Gold, silver run out of big sellers
After Monday's wild ride when gold's highs and lows were nearly $80 an ounce apart and the silver price bounced an eye-watering 18.7% from bottom to top, relative calm returned to the market mid-week.
But Friday's blockbuster US employment report that showed 321,000 jobs created in November across a broad range of industries, injected fresh volatility into precious metals.
In afternoon trade on the Comex division of the New York Mercantile Exchange gold for February delivery was changing hands for $1,191.20 an ounce, down $16.50 or 1.4% from Thursday's close after recovering from a dip to $1,187.
As is usual silver investors received more body blows, but again the downside was fairly limited with March contracts dipping 1.7% to $16.29, recovering from a day low $16.22 an ounce.
Given that many economists have brought forward Federal Reserve interest rate hike expectations; a big negative for gold which produces no yield and is strongly inversely correlated, the damage may have been greater.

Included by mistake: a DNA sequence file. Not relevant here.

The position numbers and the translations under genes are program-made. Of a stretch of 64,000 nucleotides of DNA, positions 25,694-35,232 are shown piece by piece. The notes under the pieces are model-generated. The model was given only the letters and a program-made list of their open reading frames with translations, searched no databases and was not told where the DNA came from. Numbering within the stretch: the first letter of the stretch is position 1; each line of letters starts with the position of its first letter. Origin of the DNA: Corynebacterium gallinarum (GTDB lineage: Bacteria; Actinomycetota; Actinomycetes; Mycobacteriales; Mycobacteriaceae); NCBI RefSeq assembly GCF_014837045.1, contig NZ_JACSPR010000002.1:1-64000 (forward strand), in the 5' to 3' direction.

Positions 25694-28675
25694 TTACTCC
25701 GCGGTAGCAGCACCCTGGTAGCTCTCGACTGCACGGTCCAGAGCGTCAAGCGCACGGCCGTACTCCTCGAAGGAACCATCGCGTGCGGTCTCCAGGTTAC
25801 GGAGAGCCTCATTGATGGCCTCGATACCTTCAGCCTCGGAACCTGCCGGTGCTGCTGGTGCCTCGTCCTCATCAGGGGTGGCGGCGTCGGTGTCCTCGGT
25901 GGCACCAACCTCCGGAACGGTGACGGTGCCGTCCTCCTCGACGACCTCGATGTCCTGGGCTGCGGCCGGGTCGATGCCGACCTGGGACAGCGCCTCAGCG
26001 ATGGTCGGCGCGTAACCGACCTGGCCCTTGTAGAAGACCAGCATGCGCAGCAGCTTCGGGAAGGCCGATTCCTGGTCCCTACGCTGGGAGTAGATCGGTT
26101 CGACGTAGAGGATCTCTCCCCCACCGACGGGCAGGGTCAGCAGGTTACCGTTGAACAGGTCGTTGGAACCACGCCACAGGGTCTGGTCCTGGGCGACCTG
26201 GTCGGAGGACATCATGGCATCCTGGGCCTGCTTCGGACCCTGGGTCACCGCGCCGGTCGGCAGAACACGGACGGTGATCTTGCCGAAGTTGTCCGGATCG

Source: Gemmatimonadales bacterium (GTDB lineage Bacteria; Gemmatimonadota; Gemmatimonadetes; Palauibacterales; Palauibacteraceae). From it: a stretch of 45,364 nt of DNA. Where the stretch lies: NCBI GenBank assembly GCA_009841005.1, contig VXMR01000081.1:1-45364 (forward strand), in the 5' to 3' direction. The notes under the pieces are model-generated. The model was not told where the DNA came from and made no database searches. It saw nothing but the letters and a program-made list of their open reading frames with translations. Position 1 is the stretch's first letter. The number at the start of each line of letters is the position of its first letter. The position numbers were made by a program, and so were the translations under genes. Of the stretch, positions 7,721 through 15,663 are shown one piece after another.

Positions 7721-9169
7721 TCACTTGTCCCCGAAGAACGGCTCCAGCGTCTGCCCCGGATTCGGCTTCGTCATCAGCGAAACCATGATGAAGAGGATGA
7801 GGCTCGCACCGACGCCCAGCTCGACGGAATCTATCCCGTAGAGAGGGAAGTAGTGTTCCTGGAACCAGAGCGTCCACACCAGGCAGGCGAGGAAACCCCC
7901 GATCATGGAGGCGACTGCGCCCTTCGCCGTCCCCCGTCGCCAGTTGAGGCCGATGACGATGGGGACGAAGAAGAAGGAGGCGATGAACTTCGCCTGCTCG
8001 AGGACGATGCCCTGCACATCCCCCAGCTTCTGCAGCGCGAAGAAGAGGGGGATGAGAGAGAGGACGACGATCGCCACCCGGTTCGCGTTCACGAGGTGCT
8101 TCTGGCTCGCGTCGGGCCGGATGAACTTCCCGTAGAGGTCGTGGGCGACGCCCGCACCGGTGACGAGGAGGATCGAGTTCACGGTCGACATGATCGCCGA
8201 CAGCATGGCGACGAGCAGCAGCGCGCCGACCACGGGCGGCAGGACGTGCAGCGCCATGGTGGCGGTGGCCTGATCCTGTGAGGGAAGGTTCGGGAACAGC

Particularly since the jobs data gave another boost to the already rampant US dollar which reached a more than 8-year high against the currencies of its major trading partners – gold and the dollar usually move in opposite directions.
The gold price was also resilient against a renewed slide in crude oil with Brent dipping below $70 a barrel for the first time since February 2010. Gold and oil prices tend to move in tandem and gold was beginning to look expensive compared to crude.
Another factor that adds pressure to the gold price is a fresh climb in US equities with the Dow Jones within striking distance of the 18,000 level and the broader S&P500 index also advancing despite weak utilities and energy stocks. Both indices reached new intra-day record highs after the release of the economic data.
Despite all the negatives on paper markets, gold's gains since hitting four-year lows early November still top 4% while silver has advanced 5.4% over the same period.